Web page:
From InkStain (John Fleck):
The April-July runoff forecast into Lake Powell, on the Arizona-Utah border, is just 52 percent of the long term mean, according to new numbers out today from the Colorado Basin River Forecast Center.
That is roughly 1.3 million acre feet less water flowing into Lake Powell than the forecast of just a month ago, the result of a hot, dry March. That means at the end of said runoff period, Powell will be roughly 13 feet lower than it would have been otherwise, according to my half-assed amateur calculation (danger, danger, journalist doing math! – the pros at the Bureau of Reclamation will give us a more reliable number next week).
From the Pagosa Springs Sun (Renita Freeman):
The Natural Resources Conser- vation Service (NRCS) reported that the San Juan River Basin was at 51 percent of median on April 1, com- pared to 63 percent in the March 1 report. Snowpack reports generated by the National Resource Conserva- tion Service (NRCS) show that the San Juan Basin snowpack was down 19 percent from last month.
According to data provided by SNOTEL, the report listed three measurements. The first was the Upper San Juan, with snow depth of 37 inches, and a current median of 47 percent compared to 74 per- cent last year. Vallecito, with a snow depth of 22 inches, was listed at 53 percent as compared to 90 percent median for last year, and Wolf Creek Summit, with a snow depth of 43 inches, was listed at 56 percent as compared to 76 percent median last year.
According to the Colorado Water Supply Outlook report on the United States Department of Ag- riculture site, “Forecasts of any kind are not perfect. Streamflow forecast uncertainty arises from three primary sources: (1) uncer- tain knowledge of future weather conditions, (2) uncertainty in the forecasting procedure, and (3) er- rors in the data. The forecast, there- fore, must be interpreted not as a single value but rather as a range of values with specific probabilities of occurrence.”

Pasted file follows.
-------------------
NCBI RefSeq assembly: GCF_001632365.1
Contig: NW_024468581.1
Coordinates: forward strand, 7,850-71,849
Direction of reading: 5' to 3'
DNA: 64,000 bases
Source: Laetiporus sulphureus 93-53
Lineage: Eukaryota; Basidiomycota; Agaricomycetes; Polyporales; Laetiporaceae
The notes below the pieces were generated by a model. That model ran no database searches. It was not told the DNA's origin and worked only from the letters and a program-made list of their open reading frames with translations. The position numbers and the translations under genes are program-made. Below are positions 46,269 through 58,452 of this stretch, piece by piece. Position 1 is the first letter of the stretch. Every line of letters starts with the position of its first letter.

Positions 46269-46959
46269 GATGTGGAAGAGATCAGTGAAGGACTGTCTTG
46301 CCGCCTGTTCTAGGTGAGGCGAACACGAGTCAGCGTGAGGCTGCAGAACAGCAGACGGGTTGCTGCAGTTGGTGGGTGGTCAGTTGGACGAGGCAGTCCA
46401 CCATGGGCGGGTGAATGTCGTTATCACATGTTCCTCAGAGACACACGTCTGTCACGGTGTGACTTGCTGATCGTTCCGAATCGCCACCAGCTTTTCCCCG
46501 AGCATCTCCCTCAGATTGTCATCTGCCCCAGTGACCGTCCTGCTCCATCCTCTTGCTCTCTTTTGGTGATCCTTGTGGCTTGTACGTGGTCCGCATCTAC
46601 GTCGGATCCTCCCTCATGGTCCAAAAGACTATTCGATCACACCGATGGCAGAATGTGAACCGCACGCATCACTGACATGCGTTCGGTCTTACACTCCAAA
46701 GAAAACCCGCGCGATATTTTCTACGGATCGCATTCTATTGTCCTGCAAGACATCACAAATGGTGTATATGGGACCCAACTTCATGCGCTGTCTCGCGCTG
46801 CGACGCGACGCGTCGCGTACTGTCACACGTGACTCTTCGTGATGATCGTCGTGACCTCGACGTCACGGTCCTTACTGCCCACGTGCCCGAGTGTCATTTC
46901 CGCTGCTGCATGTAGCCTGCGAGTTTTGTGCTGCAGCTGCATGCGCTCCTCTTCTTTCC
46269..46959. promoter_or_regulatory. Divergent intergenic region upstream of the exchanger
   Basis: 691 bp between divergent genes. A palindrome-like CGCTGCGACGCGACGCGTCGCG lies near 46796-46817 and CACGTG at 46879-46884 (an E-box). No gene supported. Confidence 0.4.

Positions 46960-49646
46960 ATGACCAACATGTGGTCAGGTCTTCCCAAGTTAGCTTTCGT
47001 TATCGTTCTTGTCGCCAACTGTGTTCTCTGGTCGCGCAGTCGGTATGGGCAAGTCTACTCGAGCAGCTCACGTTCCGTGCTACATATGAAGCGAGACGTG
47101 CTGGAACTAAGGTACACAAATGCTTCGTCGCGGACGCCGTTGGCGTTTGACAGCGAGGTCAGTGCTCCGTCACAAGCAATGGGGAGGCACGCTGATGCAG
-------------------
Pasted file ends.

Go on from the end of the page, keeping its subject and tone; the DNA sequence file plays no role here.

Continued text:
From the Estes Park Trail-Gazette (Pamela Johnson):
Snowpack in the South Platte River basin sits at 89 percent of average, while the Upper Colorado basin is recording 78 percent of average at automated sites. Numbers from sites that are measured manually will be released within the next few days, but cumulative snowpack figures have remained below average over the past months…
In Loveland, only 0.37 inches of precipitation fell in March, or 23 percent of average, according to Wendy Ryan, assistant state climatologist at Colorado State University. Over the past three months, 2.24 inches was recorded in Loveland, or 85 percent of normal. During the same time, Loveland’s temperatures were 2.4 degrees above average, according to Ryan…
Brian Werner, spokesman for Northern Water, said storage levels in the Colorado-Big Thompson Project and other local reservoirs remain at all-time highs.
From 9News.com (Whitney Wild):
Coming off the snowiest February on record, the National Weather Service calls March a dud. The dry spell melted the statewide snowpack from 87 percent of average at the end of February to 69 percent as of Thursday.
“When we talk about snowpack, and we talk about drought, and we talk about how much rain is going to fall, the state doesn’t act all in sync,” NWS meteorologist Bob Glancy said…
In southwest Colorado, the reservoirs are below average and well-below capacity. North of the metro-Denver area, reservoirs are above average but slightly below capacity.
Meanwhile here’s a report about the low snowpack from Bruce Finley writing for The Denver Post:
Colorado’s mountain snowpack is running low — around 69 percent of average — raising concerns about low stream flow during summer and potential strain on water supplies. A relatively hot, dry March took a toll, melting away snowpack from 87 percent at the end of February. The latest data under review by the federal Natural Resources Conservation Service survey team on Thursday showed statewide snowpack at 69 percent of average, with snowpack in southwestern Colorado basins dropping to 55 and 58 percent of average.
In the closely watched Colorado River Basin, snowpack was measured at 76 percent, the early data show. The South Platte River Basin, which supplies metro Denver and northeastern Colorado, had snowpack at 88 percent of average. The Arkansas River Basin was at 83 percent of average…
Water storage in reservoirs statewide measured at 90 percent of last year’s level on March 1. Federal hydrologists had yet to compile the latest water levels in reservoirs.